The day we did the tutorial on poverty tourism/poverty porn, I was late to class. I was late to class, because I was up late the previous night trying to do as much work as I could on my other subjects while trying to manage the reading for the lecture, which I missed because there’s a scheduling conflict between the lecture and another one of my classes. There’s a scheduling conflict between them because I had to stack my classes together as close as possible, so I didn’t have to make multiple bus trips into uni across the whole week. I need to avoid that so I can save money, the dollar fifty it will cost me to make that extra trip, into town, if Centrelink needs me for some emergency meeting, and I need that because if we mess up that finance, then there’s a breach on my record, I need to get in there fast or we might miss a rent payment and lose status with the landlord who might then use that to draw against us and get us thrown out of our house, which we can’t afford to empty, which we can’t afford to replace.
None of this is really true. Or rather, it feels true. I do stack my classes. I do pinch pennies on the bus. But our financial situation is not so dire. My wife is working now. I am a full-time uni student and Centrelink are more understanding of my situation if I say I have to attend classes.
The voice is still there. The fear that I’m one misstep in the beaurocracy from starting an avalanche that leaves me on the street, desperate needing help from family – who also can’t afford it – for the costs of resetting up a house, or something legal, or worse. Bad things can happen because someone petty who has a job had a bad day, or screwed up your paperwork.
Poverty changes you. It deforms you. It leaves a deep, painful mark on you.
Poverty porn isn’t just for the satisfied people.
It isn’t just for the people who are out of it.
For the people stuck in the cycles, it both nourishes us and disgraces us. We can look down on people who are the same as us and say well at least we’re not –.
At least we’re not drug addicts.
At least we’re not homeless.
At least we don’t have dementia.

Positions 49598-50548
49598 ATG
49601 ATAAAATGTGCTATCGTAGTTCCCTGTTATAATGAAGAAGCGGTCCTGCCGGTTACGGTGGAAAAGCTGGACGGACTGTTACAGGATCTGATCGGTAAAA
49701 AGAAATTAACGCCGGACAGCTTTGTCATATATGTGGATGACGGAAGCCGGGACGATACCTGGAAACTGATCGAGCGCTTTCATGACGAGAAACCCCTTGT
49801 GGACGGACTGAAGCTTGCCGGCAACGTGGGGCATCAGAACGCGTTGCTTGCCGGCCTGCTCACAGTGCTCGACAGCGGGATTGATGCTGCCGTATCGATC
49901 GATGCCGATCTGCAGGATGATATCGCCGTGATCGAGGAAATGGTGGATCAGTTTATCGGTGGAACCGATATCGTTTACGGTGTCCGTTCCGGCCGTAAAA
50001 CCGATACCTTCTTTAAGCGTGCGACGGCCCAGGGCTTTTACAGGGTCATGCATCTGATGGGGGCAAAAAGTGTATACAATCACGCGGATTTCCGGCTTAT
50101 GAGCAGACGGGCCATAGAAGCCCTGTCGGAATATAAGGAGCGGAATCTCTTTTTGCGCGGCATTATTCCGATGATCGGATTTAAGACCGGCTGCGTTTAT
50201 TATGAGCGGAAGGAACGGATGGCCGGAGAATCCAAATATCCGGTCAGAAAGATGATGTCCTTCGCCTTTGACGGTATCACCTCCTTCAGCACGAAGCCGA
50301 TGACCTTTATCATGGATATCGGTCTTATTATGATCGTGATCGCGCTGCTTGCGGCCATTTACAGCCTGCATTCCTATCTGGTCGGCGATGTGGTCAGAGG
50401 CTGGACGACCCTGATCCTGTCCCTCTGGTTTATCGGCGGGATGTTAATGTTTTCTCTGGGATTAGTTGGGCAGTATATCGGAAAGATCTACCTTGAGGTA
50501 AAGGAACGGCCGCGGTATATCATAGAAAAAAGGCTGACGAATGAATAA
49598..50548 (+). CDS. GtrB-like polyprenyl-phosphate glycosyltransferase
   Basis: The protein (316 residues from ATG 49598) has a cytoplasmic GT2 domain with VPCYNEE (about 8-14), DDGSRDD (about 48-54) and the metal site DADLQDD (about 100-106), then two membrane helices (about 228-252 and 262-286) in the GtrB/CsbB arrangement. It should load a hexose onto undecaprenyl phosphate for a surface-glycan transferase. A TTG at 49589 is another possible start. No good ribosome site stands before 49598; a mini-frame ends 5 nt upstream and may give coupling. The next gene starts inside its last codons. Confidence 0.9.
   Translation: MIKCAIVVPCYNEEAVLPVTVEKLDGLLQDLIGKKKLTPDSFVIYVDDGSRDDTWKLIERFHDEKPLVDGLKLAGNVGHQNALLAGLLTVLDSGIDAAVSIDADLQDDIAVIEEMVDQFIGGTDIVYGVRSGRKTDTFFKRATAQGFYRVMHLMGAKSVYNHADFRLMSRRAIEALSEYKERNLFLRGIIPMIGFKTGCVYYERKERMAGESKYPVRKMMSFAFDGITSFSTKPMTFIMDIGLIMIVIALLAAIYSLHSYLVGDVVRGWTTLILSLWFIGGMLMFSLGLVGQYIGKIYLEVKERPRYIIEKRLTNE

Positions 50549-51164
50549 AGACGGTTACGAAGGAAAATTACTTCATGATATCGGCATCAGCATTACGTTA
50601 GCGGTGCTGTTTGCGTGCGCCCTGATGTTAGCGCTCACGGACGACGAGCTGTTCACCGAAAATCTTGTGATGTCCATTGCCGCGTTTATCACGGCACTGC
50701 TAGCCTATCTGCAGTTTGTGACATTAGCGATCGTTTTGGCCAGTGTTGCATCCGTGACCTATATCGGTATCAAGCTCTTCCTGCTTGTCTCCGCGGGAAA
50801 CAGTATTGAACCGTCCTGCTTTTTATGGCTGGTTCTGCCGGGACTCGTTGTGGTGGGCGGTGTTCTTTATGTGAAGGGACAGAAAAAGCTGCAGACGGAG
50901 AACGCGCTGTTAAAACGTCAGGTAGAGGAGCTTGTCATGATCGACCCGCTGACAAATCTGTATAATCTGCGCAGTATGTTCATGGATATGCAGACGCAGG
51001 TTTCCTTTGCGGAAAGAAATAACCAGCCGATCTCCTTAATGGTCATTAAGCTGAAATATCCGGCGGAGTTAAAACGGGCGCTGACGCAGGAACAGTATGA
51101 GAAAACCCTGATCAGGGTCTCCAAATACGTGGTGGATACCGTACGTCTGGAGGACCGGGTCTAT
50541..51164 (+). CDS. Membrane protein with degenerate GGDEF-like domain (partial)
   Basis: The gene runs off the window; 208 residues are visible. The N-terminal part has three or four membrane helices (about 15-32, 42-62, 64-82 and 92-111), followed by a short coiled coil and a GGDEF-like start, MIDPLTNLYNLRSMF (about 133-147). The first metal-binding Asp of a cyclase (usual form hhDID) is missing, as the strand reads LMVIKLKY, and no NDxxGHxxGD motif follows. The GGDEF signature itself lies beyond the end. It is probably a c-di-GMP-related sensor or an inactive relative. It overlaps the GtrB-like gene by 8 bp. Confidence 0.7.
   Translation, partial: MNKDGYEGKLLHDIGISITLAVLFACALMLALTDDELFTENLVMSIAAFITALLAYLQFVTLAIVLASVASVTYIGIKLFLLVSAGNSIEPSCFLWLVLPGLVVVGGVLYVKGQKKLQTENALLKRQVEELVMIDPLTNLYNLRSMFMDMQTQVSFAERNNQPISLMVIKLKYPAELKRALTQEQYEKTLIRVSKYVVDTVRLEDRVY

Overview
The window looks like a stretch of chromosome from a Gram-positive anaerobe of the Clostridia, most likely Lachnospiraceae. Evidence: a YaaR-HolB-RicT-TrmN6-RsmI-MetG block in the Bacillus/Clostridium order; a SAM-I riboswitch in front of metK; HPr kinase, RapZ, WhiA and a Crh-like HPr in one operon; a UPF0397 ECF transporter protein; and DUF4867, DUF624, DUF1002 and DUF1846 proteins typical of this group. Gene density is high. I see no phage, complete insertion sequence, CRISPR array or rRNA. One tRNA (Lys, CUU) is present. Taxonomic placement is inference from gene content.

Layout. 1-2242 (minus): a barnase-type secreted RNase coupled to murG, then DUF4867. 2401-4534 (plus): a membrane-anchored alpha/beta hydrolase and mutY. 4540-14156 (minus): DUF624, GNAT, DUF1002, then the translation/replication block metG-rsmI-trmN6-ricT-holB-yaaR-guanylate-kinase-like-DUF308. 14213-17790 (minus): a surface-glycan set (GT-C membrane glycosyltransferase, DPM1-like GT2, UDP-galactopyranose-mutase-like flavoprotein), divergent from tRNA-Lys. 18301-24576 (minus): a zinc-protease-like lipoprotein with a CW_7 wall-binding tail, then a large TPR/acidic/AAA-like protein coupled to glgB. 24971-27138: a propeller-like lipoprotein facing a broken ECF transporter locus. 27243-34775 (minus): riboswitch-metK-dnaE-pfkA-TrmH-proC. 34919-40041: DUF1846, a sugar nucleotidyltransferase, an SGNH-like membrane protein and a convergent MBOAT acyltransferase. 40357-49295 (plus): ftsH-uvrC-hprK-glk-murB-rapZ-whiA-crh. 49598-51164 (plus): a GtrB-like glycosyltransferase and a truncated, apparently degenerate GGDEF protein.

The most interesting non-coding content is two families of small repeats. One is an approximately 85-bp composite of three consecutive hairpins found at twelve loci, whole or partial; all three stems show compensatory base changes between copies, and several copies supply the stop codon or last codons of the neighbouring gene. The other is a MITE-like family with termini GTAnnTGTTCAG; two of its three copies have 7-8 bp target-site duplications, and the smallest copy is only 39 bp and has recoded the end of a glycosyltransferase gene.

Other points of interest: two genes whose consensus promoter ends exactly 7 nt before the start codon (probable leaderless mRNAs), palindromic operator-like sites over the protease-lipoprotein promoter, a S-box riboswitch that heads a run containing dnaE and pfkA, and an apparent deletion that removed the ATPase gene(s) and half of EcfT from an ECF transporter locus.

At least, at least, at least.
It impresses upon you that there’s something grungy about you, something nasty. You smell funny, you move funny, you’re on public transport too much. You see people looking at you as you go to interviews, and slink back home, in the same squeaky interview clothes. As you exist, media tells you everyone can tell and everyone is judging you. So you compensate. You compensate as best you can. You don’t want to be one of those illiterate poor people that can’t talk clearly, doesn’t know what’s going on in the world, doesn’t understand specialty subjects.
You volunteer information because when you’re in one of those Jobfind meetings and it’s nothing but dead silence you know the person who can get your income cut off is thinking what a bunch of losers. You respond to every question with an uncertain I guess because if you say something definite and just get it wrong, they might call you to task for it and get treated like a stupid seven year old in front of adults.
Then people take you aside and explain to you things you already know, and you have to nod and smile because you don’t want to be uncooperative. They tell you it’s for your own good, that they care about you, that it’s about your place in the workplace, and how it’s probably best for you to do things this way, while you’re sitting there wondering what you might step on if you say something wrong in this. You don’t wanna be labelled ‘argumentative.’ Helpful until you’re told to stop. Outgoing until you’re told it’s annoying.
It’s very, very tricky to escape this feeling. Even explaining it can require people to make an empathic leap that they don’t have to, and involves opening up to the grinding, living depression and drudgery that is ‘bludging on the dole.’ When you’ve seen the system from the inside, being able to look at people in the same situation and say I know the kind of things these people are dealing with.
I’m not planning on submitting this blog for assessment.